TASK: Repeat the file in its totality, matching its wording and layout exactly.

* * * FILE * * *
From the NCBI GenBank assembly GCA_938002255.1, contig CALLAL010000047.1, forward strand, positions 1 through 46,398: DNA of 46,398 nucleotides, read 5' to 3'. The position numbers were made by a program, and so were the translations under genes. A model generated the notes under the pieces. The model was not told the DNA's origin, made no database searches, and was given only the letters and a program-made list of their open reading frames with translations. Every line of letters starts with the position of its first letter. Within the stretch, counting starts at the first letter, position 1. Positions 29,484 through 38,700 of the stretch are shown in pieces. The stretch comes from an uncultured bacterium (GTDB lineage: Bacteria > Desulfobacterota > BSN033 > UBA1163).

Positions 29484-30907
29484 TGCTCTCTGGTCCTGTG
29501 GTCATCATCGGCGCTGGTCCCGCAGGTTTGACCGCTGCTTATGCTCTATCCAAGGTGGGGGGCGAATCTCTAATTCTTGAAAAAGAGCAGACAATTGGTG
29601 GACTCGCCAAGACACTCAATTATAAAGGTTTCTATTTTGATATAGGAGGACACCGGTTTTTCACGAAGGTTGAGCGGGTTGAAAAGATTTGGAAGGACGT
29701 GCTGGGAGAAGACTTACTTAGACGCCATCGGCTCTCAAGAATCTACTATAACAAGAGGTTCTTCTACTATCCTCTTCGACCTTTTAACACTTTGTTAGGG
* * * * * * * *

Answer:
From the NCBI GenBank assembly GCA_938002255.1, contig CALLAL010000047.1, forward strand, positions 1 through 46,398: DNA of 46,398 nucleotides, read 5' to 3'. The position numbers were made by a program, and so were the translations under genes. A model generated the notes under the pieces. The model was not told the DNA's origin, made no database searches, and was given only the letters and a program-made list of their open reading frames with translations. Every line of letters starts with the position of its first letter. Within the stretch, counting starts at the first letter, position 1. Positions 29,484 through 38,700 of the stretch are shown in pieces. The stretch comes from an uncultured bacterium (GTDB lineage: Bacteria > Desulfobacterota > BSN033 > UBA1163).

Positions 29484-30907
29484 TGCTCTCTGGTCCTGTG
29501 GTCATCATCGGCGCTGGTCCCGCAGGTTTGACCGCTGCTTATGCTCTATCCAAGGTGGGGGGCGAATCTCTAATTCTTGAAAAAGAGCAGACAATTGGTG
29601 GACTCGCCAAGACACTCAATTATAAAGGTTTCTATTTTGATATAGGAGGACACCGGTTTTTCACGAAGGTTGAGCGGGTTGAAAAGATTTGGAAGGACGT
29701 GCTGGGAGAAGACTTACTTAGACGCCATCGGCTCTCAAGAATCTACTATAACAAGAGGTTCTTCTACTATCCTCTTCGACCTTTTAACACTTTGTTAGGG